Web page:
Crypto Opinions & News They Cracked the Code to a Locked USB Drive Worth $235 M in Bitcoin. Then It Got Weird

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vtqhtr413

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In late September, a hacker who asked to be called Tom Smith sent me a nonsensical text message: “query voltage recurrence.” Those three words were proof of a remarkable feat—and potentially an extremely valuable one. A few days earlier, I had randomly generated those terms, set them as the passphrase on a certain model of encrypted USB thumb drive known as an IronKey S200, and shipped the drive across the country to Smith and his teammates in the Seattle lab of a startup called Unciphered.

Smith had told me that guessing my passphrase might take several days. Guessing it at all, in fact, should have been impossible: IronKeys are designed to permanently erase their contents if someone tries just 10 incorrect password guesses. But Unciphered's hackers had developed a secret IronKey password-cracking technique—one that they've still declined to fully describe to me or anyone else outside their company—that gave them essentially infinite tries. My USB stick had reached Unciphered’s lab on Tuesday, and I was somewhat surprised to see my three-word passphrase texted back to me the very next morning. With the help of a high-performance computer, Smith told me, the process had taken only 200 trillion tries.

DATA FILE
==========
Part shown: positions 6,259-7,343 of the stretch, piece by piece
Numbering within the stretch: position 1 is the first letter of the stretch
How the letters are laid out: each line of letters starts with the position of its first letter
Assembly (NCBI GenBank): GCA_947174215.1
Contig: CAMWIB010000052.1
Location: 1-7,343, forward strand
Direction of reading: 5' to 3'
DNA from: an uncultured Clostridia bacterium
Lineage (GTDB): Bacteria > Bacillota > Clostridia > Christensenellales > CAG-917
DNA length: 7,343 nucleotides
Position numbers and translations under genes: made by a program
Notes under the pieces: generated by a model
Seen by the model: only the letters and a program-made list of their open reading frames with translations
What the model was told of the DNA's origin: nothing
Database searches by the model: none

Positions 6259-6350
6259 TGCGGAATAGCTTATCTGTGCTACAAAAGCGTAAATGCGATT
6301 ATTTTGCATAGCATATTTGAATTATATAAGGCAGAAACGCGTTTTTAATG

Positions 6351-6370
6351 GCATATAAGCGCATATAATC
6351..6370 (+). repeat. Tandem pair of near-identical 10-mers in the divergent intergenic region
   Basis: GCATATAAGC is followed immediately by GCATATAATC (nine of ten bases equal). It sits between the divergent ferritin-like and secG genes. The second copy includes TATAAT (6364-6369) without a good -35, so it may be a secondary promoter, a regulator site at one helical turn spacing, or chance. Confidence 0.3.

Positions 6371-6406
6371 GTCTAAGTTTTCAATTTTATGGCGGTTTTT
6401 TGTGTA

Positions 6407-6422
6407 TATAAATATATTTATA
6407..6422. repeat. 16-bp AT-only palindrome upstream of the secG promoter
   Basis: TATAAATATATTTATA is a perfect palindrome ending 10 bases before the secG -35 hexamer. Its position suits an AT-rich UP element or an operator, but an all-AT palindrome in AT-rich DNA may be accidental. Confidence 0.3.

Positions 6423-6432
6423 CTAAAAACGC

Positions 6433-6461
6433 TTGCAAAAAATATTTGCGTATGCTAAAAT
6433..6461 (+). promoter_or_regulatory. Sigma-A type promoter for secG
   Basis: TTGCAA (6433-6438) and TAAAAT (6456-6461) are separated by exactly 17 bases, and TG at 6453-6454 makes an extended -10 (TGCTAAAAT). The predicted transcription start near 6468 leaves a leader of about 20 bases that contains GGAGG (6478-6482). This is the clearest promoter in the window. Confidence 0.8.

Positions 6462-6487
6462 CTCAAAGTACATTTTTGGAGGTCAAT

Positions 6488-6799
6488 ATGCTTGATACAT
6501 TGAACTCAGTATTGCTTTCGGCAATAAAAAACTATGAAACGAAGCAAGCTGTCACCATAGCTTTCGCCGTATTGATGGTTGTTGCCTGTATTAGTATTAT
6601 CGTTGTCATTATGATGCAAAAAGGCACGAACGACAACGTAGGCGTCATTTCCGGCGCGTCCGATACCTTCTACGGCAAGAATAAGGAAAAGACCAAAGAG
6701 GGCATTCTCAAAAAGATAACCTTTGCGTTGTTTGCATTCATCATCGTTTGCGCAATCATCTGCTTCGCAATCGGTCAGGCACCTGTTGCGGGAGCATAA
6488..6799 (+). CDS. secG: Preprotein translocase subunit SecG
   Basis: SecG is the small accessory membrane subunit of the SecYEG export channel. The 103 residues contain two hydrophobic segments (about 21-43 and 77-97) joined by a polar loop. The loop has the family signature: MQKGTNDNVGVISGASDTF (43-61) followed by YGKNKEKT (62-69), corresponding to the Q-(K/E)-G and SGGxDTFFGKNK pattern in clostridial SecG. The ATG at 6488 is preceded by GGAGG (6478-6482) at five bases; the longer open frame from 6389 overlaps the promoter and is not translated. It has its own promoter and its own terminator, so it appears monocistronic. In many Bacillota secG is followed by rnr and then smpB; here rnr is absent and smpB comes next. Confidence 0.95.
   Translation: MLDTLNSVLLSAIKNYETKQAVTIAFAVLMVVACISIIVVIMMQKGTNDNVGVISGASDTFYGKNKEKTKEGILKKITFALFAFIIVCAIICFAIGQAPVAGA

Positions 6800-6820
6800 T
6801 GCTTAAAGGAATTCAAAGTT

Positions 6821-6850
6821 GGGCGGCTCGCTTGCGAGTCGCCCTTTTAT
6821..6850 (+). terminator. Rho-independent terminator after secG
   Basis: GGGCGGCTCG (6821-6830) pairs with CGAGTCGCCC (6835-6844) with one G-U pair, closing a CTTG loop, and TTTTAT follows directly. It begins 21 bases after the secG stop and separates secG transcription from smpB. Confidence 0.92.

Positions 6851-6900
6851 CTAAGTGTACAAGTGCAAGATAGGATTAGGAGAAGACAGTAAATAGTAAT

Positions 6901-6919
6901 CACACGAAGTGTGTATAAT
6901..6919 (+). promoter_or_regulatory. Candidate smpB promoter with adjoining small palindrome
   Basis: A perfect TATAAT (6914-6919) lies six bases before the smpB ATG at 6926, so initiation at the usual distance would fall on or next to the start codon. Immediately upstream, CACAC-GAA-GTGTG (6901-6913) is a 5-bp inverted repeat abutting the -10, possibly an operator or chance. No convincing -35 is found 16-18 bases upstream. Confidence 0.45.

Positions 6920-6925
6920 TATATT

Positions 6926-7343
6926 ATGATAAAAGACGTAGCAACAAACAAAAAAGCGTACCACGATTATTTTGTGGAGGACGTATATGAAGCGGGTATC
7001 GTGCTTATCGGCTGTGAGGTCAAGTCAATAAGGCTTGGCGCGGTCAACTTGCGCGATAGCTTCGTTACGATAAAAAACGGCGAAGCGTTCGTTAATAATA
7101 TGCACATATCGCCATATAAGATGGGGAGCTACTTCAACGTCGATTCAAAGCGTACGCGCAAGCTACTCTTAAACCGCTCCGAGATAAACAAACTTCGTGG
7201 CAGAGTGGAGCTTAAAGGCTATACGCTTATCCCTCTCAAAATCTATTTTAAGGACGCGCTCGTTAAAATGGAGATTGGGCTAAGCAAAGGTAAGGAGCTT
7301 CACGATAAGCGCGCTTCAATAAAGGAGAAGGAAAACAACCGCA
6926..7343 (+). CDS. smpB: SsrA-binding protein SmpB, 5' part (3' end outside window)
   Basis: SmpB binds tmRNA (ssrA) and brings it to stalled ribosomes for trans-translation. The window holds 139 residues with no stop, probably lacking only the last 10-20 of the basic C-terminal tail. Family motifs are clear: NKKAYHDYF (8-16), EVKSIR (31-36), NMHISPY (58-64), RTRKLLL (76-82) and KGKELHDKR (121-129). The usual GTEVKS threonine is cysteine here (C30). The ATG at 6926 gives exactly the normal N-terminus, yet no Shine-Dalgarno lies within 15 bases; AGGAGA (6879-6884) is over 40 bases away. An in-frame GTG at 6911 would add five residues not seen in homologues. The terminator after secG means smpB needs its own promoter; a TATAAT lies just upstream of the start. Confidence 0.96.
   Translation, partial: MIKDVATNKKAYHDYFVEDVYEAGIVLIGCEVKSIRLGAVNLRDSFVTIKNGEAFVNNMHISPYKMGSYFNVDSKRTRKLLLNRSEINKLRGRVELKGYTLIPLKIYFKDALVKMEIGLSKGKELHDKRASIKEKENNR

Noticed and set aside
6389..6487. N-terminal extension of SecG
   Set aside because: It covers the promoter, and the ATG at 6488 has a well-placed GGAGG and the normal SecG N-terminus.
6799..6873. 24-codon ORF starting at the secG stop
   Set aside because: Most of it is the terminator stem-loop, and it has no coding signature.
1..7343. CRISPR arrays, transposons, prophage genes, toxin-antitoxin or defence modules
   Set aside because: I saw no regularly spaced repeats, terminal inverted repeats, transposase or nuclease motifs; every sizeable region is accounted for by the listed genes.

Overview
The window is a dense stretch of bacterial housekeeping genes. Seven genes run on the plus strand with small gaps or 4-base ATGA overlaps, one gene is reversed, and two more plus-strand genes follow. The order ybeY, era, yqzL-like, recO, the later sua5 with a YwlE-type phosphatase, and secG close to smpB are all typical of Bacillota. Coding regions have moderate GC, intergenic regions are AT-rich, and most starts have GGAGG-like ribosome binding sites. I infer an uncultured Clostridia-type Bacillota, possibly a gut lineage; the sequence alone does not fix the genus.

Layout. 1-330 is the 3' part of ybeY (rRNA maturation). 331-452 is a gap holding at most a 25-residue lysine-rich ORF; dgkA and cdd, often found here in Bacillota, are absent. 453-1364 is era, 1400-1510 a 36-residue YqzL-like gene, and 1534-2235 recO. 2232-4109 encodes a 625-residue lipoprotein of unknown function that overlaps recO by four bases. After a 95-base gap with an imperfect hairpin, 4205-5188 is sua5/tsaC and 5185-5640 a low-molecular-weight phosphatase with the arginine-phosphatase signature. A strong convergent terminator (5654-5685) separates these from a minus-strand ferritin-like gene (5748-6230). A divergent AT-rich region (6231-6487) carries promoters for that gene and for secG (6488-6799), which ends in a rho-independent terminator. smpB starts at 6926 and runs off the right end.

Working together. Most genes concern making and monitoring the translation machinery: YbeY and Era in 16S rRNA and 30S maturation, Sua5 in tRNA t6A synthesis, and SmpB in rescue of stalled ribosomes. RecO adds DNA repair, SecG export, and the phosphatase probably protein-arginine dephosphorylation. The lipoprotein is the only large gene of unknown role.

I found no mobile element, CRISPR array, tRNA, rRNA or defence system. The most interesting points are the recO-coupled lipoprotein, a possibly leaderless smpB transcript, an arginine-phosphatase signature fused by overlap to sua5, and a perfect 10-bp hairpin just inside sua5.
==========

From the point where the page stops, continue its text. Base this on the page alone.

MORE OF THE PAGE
Smith’s demonstration was not merely a hacker party trick. He and Unciphered’s team have spent close to eight months developing a capability to crack this specific, decade-old model of IronKey for a very particular reason: They believe that in a vault in a Swiss bank 5,000 miles to the east of their Seattle lab, an IronKey that's just as vulnerable to this cracking technique holds the keys to 7,002 bitcoins, worth close to $235 million at current exchange rates.
 

simmerskool

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simmerskool

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That was a good read. I did not realize this:

Making matters worse is the face that the IronKey device has a built in mechanism that only allows for 10 password guesses before its contents are destroyed.
fwiw, I have an IronKey USB, a very early version. I have not used it in years, but last time I checked I could still get into it, but "is it safe?" :rolleyes:
 

vtqhtr413

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fwiw, I have an IronKey USB, a very early version. I have not used it in years, but last time I checked I could still get into it, but "is it safe?" :rolleyes:
Good question, I have flash drives that are about 10 years old and I wonder how long I can expect them to last, one of them has been through the washer and dryer twice 😁
 

Freki123

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Thanks for the article. When I read in the article: "The New York Times wrote that Thomas already had “more riches than he knows what to do with,” thanks to other crypto ventures."
How about let them decrypt the key for 10% and donate the other 90%? Or how about donate money in general it's not like the world hasn't enough people starving....
 

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